One of my personal favourite researchers in the field (both because of his personality and because Nick explores topics, which are highly relevant for me as a negotiator. Want to be a mind-reader (a tip - you already are)? Go for it. "How good are you at knowing the mind of others? How well can you guess what others think of you, know who really likes you, or tell when someone is lying? How well do you really understand the minds of those closest to you, from your spouse to your kids to your best friends? Do you really know what your coworkers, employees, competitors, or clients want?". Yes, this is why I follow his research very closely and find it tremendously insightful.
- Roy Baumeister & John Tierney. Willpower: Rediscovering the Greatest Human Strength.
Baumeister is THE authority on cognitive control, ego-depletion phenomenon (his term), and willpower. If you are interested in auto-piloting mechanisms and how to improve your control, this is a good place to start.
- Francesca Gino. Sidetracked: Why Our Decisions Get Derailed, and How We Can Stick to the Plan.
A great researcher from Harvard. I had the privilege to learn from her personally, and I would recommend everything, which she publishes. This one is mainstream, apparently, as it covers why we can't stay on track, and what we can do about it. Very well written, very insightful.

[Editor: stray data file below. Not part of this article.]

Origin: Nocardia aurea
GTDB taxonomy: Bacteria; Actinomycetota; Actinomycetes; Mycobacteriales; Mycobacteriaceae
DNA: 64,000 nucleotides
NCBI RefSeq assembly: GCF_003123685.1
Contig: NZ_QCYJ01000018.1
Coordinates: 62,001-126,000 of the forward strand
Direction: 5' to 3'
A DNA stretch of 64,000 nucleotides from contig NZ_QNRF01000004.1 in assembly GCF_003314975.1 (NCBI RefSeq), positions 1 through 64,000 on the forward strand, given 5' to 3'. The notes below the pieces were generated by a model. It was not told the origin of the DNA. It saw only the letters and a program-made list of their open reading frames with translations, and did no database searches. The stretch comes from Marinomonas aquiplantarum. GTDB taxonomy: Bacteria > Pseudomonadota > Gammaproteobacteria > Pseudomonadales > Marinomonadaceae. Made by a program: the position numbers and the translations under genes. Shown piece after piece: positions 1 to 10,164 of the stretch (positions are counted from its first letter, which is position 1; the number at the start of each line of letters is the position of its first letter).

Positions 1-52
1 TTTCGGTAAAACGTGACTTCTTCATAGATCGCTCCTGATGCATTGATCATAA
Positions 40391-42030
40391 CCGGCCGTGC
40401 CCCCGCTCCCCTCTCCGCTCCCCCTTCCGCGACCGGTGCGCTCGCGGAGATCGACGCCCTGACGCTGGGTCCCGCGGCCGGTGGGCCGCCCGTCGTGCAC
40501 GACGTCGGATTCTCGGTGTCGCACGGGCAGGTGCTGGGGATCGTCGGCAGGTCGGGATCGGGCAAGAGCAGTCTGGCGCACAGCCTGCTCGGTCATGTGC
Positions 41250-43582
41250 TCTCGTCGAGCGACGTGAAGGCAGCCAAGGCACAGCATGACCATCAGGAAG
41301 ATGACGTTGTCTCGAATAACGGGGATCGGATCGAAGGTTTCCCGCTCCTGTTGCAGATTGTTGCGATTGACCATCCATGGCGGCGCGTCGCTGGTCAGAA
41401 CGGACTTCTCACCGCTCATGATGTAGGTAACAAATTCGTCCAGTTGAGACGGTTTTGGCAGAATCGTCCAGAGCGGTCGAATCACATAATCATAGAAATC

- Caroline Webb. How to Have a Good Day.
I know. Some of my behavioural science brothers and sisters would ask me why I put it here. I do this because this is (1) my personal list, (2) I admire the author greatly, and (3) I am so thankful for putting so much of the behavioural science information together and making my own life easier. Caroline is an ex-McKinsey expert on leadership who draws heavily on behavioural science in her practice as it applies to the human well-being at the workplace. A very practical and useful book. Coaches - very much recommended, if you want to augment you practice with behavioural insight quickly. Someone did our job, for which I am so grateful. Great book.
Finally, If I had 17, I would include:
Laszlo Bock. Work Rules! Insights From Inside Google That Will Transform How You Live and Lead.
Cass Sunstein. How Change Happens.
The first one is full of behavioural science applications to workplace from ex-head of HR at Google. Enough to say that he is now running his own behavioural science/data science startup Humu helping companies to improve wellbeing of their employees.
The second one is by the co-author of Nudge, and it covers more macro-level social changes. How behavioural insights may explain really major shifts? It is very modern, and it covers many contemporary societal issues. If you want a first-class treatment of social norms, this is a great place to start.
Finally, here is the link to a very influential report (Mindspace report), which served as a foundation for much of the work by the UK Behavioural Insights Team: LINK TO MINDSPACE REPORT.
Enjoy and feel free to contact me at [email protected] if you want more!